It seems gamelan music had a mixture of influences, chinese pitch relationships mixed with drumming and modes from India, along with middle eastern bowed stringed instruments.
Balinese music evolved from a complex mixture of local ( Bali Aga) and Javanese roots. Hindus fled Java after the 14th-century collapse of the Javanese Majapaht dynasty to establish in Bali, bringing along their music and musical instruments. The balinese sustained its Hindu culture, despite its proximity to Java for many generations.
Balinese Gamelan music still has a strong similarity with Javanese music. For example, some Balinese gamelans share important traits with older styles of Javanese Gamelan, which are no longer heard in Java.
For anyone interested in music - from the casual listener to the professional. composer - Bali presents a musical landscape with easy access that stretches far beyond the small island . Few places in the world can boast such a rich and varied musical environment. And while the sheer number and variety of ensembles, performances and compositions is in itself quite extraordinary, it is the superb quality of the music that elevates this tradition into a class all its own. The traditional compositions are considered music for the deities while more modern pieces are for entertainment, displaying the virtuoso technique of Balinese gamelan.
The original purpose of Balinese music is to serve religious beliefs, accompanying dances or wayang theaters.
Music is learned by rote; it is not improvisation, but a sophisticated, well rehearsed and composed art form.
Balinese Gamelan Music
The word "gamelan" came from Javanese "gamel," which means "hammer." Most of the instruments in a Javanese/Bali Gamelan are gongs and metallophones, and the music is of percussive nature, however, in Bali there are more metallophones than gongs.
One of the characteristic of Balinese gamelan music is that, it has a lot of sudden changes in tempo and dynamics.
The Balinese metallophones produce very bright sound. During playing, the player uses the right hand to grip the mallet, and uses the left hand to damp the metal bar.
Another characteristic of Balinese Gamelan music is the use of cymbals. These cymbals create fast rattling sound that usually cannot be found in Javanese Gamelan
Balinese gamelan music is known as a gong-chime musical ensemble usually tuned to a four- or five-note scale
The Spiritual Leader in Gamelan is the biggest gong providing wide punctuations, Gong Agung, however, the real leader and conductor during the performance is the drummer ( Kendang).
Balinese Gamelan music is played in ostinato ( repeating ), until the drummer gives a sign to end the performance, often being performed in an interlocking style called Kotekan.
Each gamelan is slightly different from the other; however, they all have the same organization, which based on different instrumental groups with specific orchestral functions. The instruments in a gamelan are composed of sets of tuned bronze gongs, gong-chimes, metallophones, drums, one or more flute, bowed and plucked string instruments, and sometimes singers.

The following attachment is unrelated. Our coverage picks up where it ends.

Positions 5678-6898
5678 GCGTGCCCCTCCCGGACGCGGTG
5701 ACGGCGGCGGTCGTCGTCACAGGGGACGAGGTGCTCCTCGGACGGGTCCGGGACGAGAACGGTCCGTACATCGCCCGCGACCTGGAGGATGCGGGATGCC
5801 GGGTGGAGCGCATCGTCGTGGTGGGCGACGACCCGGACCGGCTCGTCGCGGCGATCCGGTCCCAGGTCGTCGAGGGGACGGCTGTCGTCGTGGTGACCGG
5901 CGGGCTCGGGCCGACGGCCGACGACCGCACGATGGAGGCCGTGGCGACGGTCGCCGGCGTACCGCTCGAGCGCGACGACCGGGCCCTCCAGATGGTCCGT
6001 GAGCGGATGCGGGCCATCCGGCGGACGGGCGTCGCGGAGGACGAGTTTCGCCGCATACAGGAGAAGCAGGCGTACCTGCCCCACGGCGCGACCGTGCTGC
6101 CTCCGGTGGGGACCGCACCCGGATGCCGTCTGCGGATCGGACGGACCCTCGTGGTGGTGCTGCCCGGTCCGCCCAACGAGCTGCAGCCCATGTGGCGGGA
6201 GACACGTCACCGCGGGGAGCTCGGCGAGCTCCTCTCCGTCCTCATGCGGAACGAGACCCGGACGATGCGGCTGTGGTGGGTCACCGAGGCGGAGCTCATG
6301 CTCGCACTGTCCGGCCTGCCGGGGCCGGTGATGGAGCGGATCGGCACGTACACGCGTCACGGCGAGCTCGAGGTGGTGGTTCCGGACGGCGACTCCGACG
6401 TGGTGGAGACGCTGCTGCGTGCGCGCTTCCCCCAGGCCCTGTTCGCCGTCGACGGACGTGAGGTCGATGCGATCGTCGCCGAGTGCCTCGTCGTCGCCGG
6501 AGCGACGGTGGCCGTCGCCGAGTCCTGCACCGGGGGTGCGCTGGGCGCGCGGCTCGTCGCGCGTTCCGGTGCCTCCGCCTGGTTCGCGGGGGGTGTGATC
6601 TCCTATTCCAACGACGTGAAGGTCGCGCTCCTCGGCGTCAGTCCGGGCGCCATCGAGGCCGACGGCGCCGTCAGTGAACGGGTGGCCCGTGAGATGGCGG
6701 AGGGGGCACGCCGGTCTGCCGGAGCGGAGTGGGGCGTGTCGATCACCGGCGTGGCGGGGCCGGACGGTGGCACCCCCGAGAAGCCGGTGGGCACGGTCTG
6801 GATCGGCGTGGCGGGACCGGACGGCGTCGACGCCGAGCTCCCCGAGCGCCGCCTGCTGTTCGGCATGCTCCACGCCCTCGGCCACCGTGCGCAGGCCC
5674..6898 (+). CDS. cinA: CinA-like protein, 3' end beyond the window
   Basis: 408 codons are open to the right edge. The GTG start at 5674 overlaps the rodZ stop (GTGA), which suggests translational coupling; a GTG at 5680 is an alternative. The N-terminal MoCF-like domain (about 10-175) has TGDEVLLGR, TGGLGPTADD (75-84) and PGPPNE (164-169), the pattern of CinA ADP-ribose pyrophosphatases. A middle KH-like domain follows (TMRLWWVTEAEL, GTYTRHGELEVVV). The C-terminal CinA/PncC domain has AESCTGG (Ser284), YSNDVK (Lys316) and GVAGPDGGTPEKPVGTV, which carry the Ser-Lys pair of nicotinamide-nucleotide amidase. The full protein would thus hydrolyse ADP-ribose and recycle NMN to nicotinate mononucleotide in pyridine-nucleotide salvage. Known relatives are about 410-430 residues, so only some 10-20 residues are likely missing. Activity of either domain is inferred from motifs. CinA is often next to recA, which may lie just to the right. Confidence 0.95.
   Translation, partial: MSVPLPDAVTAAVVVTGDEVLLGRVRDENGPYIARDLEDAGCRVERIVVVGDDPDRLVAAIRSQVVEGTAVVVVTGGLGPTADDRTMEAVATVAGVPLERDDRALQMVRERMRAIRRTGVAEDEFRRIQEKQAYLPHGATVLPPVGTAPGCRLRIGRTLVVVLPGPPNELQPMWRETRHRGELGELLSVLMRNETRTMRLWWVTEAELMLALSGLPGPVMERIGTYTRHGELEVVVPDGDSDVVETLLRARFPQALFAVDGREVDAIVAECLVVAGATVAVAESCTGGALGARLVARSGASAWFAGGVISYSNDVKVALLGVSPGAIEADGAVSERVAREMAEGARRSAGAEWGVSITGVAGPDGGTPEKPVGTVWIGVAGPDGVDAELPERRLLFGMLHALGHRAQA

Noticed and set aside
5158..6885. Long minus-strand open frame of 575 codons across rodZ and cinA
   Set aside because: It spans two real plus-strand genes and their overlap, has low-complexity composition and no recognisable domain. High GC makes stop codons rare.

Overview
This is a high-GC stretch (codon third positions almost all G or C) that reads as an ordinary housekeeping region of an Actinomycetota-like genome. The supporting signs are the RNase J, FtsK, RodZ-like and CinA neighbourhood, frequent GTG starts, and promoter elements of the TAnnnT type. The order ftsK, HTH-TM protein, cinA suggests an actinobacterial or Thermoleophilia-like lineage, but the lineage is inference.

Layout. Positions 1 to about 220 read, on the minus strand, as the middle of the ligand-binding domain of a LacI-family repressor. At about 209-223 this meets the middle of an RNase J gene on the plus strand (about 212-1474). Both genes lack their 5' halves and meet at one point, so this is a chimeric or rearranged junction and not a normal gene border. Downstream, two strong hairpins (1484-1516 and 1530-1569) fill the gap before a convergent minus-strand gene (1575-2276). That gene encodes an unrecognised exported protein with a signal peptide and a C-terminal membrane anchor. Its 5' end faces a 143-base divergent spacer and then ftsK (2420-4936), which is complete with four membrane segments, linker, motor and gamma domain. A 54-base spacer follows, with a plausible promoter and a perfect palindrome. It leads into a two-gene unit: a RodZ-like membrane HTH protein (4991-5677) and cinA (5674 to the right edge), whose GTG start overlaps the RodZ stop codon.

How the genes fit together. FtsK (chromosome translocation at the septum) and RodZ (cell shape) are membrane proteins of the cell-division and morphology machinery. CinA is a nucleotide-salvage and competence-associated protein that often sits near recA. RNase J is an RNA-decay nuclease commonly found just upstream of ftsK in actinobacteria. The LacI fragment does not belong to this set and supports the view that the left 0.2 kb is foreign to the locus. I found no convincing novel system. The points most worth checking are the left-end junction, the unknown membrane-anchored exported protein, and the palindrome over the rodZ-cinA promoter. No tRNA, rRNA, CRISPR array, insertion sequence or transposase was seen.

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Although gamelan instruments are xylophones made of bronze or bamboo,
nowadays cheaper steel ones are made as well.
Bronze xylophones are of two basic types—
*gangsa, whose keys are supported over a wooden resonance box
*g'ndér, whose keys have individual bamboo resonators.
These instruments sometimes play the melody and sometimes they provide a brilliant figuration.
Gongs, suspended singly, are used for metrical accentuation.
Tthere are also gong chimes, which are of two types:
*The trompong, a set of 10, is a solo instrument
*The réyong, a set of 12, is played by four men, supplying figuration.
Flutes, of varying sizes, are made of bamboo and are nowadays often part of a gamelan, originally used in theatrical music.
Cymbals, bell rattles, and drums supply the all-important elaborate rhythmic background.
The angklung is an archaic, tuned bamboo rattle. It is not known in all parts of Bali, but gives its name to the angklung gamelan, a ceremonial gamelan which may at one time have always included angklungs.
In Balinese ( and Javanese) tradition, the gamelan is sacred and is believed to have supernatural power. Both musician and non-musicians are humble and respectful to the gamelan. Incense and flowers ( bantan) are often offered to the gamelan. It is believed that each instrument in the gamelan is guided by spirits. Thus, the musician have to take off their shoes when they play the gamelan. It is also forbidden to step over any instrument in a gamelan, because it might offend the spirit by doing so. Some gamelan are believed to have so much powers that playing them may exert power over nature. Gong Agung is the main spirit of the gamelan.
As a westerner the first experience of listening to a gamelan can be confusing, probably because the music was originally used to create havoc in the villages and chase away evil spirits
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Sekehe Tektekan Kerambitan Bali.